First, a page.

acquire a zoo

gemajiangjun

Member
中文
Hi everyone! I am reading an essay and trying to translate it into my own language. But there are many confusions. Here comes one.

[...] Every so often I make an attempt to simplify my life, burning my books behind me, selling the occasional chair, discarding the accumulated miscellany. I have noticed, though, that these purifications of mine—to which my wife submits with cautious grace—have usually led to even greater complexity in the long pull, and I have no doubt this one will, too, for I don’t trust myself in a situation of this sort and suspect that my first act as an old horse will be to set to work improving the pasture. I may even join a pasture-improvement society. The last time I tried to purify myself by fire, I managed to acquire a zoo in the process and am still supporting it and carrying heavy pails of water to the animals, a task that is sometimes beyond my strength.■
from An E. B. White Reader, pp. 198-200, New York Harper & Row, 1966I don't understand what does "acquire a zoo" refer to? The author really means he built a zoo? Seems like that, becuase later he say carring water to animals. But how can he get a zoo? He set fire to something? Sorry for having cited so many lines. But I think there is mucho room for ambiguity in this essay, so I think citing as many lines as possible will help to make things clear.
 
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  • entangledbank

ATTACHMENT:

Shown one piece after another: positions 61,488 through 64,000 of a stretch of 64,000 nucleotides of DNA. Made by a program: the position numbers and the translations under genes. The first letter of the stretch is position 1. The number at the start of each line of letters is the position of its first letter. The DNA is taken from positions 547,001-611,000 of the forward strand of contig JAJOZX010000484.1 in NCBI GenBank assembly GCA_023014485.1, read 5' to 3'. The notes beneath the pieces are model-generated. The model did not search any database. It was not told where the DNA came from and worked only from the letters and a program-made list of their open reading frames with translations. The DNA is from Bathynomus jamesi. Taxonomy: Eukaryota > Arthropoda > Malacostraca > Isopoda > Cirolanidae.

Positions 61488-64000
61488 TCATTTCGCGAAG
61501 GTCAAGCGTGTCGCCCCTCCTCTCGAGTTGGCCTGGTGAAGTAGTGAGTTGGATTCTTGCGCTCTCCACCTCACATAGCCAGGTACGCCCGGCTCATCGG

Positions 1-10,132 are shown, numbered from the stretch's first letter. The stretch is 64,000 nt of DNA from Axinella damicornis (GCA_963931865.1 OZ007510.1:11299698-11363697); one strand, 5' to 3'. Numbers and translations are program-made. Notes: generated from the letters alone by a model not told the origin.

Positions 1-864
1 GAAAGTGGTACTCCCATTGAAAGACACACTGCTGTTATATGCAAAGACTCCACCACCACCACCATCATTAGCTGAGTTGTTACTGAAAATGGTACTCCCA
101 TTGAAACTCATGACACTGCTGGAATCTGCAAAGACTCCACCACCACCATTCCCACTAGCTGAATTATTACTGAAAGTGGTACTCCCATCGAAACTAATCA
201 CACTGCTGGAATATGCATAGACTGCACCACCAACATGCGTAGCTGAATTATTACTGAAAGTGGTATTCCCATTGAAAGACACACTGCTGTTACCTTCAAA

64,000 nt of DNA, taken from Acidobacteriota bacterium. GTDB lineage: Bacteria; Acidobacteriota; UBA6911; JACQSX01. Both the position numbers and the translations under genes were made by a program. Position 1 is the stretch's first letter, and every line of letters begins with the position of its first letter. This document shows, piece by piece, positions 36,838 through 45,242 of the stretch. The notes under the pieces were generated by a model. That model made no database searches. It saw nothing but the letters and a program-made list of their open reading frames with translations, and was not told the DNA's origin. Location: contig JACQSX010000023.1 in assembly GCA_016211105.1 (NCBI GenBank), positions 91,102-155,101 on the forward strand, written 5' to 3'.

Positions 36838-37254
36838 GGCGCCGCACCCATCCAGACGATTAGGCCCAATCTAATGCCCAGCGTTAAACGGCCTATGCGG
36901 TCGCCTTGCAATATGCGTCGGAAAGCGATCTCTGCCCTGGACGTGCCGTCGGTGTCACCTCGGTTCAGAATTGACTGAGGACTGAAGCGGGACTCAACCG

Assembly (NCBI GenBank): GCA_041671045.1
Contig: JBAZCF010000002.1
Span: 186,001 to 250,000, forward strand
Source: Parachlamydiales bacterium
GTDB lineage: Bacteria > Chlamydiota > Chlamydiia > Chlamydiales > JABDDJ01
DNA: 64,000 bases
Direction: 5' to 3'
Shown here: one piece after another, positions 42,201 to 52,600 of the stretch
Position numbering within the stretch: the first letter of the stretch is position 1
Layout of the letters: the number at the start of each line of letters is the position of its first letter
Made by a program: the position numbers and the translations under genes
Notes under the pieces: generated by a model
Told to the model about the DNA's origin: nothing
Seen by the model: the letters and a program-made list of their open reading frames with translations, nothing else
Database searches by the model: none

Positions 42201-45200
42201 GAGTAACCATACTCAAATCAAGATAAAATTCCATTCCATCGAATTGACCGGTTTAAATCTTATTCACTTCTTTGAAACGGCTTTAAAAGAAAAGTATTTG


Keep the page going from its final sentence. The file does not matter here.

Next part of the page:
Senior Member
    English - South-East England
    We can't tell from this extract. This being E.B. White, it could be humorous exaggeration: he might have wanted to have no responsibilities, but ended up having a cat, a dog, and a rabbit. That sort of thing might be enough to justify 'zoo' in a humorous way. It is used loosely sometimes: for example, the zoo of subatomic particles. If this is so, 'carrying heavy pails of water' would be just a continuation of the exaggeration - he had to feed the cat sometimes, perhaps. I wouldn't take 'purify . . . by fire' literally, either; it may be just another exaggerated way of saying he's simplifying his life. ('Burning my books' a few lines earlier could be a cross between literally getting rid of his books in the usual way, and the expression 'burning my boats/bridges', meaning putting the past irrevocably behind me. It need not mean anything really got burned.)
     
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